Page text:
Children who engage in regular physical activity (PA) enjoy better physical and mental health. However, the underlying reasons for these observations are unknown. A group of researchers from Finland were interested in studying whether PA has a positive impact on the stress system and stress hormone levels. In a large community sample of 8-year old children, the researchers measured PA and stress hormone levels (both on a regular routine day and in response to a psychosocial stressor). Results showed that the group of children with low PA showed the largest stress response to the psychosocial stressor. In contrast, the group with highest PA showed a smaller response. PA did not have a similar impact on stress hormone levels in the absence of a stressor on a routine day. These findings suggest that more adaptive responsivity to stressors might explain the benefits experienced by those who engage in regular PA. The authors discuss the important role of PA in buffering against daily stressors.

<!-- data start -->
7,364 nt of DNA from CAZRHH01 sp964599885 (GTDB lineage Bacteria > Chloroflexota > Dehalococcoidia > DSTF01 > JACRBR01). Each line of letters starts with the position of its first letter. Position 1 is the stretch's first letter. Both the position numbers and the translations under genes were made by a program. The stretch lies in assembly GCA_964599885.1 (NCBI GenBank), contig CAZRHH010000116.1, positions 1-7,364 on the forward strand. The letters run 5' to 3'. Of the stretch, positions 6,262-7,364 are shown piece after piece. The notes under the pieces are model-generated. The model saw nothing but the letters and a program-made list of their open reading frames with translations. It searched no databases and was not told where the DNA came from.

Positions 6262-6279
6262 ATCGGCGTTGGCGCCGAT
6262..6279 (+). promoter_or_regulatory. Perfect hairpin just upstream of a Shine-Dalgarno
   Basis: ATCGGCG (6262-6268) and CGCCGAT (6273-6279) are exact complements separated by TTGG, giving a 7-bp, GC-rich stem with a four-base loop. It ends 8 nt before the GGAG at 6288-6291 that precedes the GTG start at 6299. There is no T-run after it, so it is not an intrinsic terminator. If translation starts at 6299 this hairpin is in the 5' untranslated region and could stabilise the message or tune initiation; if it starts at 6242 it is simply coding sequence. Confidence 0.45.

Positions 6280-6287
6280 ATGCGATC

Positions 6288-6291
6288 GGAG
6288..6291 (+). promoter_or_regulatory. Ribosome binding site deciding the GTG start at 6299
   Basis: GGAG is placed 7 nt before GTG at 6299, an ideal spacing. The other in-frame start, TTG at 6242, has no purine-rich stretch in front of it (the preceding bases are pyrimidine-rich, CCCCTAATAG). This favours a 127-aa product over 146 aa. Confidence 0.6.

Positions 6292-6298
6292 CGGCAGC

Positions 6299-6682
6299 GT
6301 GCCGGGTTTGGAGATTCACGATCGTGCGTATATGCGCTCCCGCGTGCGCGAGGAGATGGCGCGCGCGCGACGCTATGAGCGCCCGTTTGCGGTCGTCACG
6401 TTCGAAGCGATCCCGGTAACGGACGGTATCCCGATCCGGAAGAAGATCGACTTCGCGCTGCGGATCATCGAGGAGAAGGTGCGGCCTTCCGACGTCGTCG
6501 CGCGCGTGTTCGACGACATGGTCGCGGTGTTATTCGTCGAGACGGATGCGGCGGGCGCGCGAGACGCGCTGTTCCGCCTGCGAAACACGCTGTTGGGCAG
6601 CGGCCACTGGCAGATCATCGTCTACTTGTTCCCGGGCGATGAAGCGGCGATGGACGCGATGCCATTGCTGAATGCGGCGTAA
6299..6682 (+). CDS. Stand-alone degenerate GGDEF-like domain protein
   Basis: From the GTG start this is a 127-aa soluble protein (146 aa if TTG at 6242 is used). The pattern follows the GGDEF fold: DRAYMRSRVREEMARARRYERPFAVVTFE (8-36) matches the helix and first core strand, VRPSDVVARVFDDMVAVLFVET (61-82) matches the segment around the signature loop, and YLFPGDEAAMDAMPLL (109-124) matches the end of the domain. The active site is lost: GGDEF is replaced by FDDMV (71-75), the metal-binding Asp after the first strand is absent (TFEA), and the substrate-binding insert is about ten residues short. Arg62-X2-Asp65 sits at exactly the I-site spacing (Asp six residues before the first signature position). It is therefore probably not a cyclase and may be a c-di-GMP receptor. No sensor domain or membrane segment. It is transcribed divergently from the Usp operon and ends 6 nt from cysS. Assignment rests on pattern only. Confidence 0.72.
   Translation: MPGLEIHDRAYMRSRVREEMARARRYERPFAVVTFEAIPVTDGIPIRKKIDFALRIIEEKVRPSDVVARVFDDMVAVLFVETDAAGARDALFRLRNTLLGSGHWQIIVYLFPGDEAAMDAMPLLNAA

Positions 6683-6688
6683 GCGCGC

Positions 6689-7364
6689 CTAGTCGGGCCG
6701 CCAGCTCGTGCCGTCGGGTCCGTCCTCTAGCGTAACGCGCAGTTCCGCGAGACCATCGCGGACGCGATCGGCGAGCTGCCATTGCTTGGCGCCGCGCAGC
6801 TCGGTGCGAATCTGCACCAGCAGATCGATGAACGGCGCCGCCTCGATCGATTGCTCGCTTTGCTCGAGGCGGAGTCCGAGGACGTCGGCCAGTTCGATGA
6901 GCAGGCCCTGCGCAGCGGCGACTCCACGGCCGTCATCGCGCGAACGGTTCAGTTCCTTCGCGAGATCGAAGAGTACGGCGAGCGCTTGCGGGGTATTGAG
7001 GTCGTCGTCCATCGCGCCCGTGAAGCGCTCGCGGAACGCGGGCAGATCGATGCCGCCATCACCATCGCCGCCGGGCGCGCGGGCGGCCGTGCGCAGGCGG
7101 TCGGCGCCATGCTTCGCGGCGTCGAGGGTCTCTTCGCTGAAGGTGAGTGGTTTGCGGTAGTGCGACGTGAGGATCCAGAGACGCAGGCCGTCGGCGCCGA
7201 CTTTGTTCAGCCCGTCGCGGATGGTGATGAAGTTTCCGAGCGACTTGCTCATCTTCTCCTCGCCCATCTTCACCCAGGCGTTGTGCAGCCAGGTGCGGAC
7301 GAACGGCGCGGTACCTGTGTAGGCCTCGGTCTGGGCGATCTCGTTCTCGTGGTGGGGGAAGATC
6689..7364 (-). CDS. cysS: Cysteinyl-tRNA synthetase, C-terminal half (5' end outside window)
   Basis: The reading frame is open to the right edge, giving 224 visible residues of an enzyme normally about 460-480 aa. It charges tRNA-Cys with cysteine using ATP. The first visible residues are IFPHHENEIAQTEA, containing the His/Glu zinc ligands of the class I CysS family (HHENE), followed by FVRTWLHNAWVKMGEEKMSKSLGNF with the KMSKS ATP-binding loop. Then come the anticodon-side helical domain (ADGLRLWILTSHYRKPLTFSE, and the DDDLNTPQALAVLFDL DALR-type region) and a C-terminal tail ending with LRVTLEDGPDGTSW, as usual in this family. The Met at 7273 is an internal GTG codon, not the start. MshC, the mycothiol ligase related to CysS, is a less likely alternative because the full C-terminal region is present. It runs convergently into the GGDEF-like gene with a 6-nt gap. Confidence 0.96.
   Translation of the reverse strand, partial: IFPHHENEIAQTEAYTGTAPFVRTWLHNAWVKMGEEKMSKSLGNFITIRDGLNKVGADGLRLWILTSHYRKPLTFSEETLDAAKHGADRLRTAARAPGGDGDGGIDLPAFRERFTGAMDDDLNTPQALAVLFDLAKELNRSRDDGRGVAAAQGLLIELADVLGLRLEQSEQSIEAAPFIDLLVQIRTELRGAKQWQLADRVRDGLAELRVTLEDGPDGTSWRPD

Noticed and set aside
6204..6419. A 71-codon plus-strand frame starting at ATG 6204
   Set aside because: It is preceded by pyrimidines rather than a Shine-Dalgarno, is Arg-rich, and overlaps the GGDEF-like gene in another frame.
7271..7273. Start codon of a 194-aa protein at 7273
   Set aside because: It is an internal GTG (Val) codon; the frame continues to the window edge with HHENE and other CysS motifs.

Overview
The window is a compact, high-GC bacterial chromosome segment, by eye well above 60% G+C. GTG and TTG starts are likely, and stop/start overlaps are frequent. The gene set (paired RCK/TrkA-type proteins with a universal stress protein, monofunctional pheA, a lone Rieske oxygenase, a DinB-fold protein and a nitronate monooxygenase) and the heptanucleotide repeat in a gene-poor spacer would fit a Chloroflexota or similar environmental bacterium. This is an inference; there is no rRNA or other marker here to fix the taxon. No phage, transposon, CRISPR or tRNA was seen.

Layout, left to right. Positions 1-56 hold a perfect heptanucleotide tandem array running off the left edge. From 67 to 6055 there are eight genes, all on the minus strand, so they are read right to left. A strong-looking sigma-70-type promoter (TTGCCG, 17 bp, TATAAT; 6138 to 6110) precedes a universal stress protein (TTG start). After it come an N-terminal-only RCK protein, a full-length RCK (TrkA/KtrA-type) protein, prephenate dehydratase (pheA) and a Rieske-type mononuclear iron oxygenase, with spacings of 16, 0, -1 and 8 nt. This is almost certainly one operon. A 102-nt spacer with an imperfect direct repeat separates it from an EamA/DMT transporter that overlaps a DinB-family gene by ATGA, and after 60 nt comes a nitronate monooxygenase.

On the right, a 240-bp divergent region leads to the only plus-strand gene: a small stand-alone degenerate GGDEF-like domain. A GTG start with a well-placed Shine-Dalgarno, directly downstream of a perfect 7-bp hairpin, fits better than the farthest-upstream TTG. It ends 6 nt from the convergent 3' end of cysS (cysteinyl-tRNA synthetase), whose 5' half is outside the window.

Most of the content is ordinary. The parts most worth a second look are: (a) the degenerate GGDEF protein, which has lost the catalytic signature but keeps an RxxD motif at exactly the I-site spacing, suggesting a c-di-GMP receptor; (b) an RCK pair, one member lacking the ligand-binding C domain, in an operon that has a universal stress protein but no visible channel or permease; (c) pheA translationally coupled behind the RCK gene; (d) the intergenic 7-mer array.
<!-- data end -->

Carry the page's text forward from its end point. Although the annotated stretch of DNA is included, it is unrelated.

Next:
3 June 2013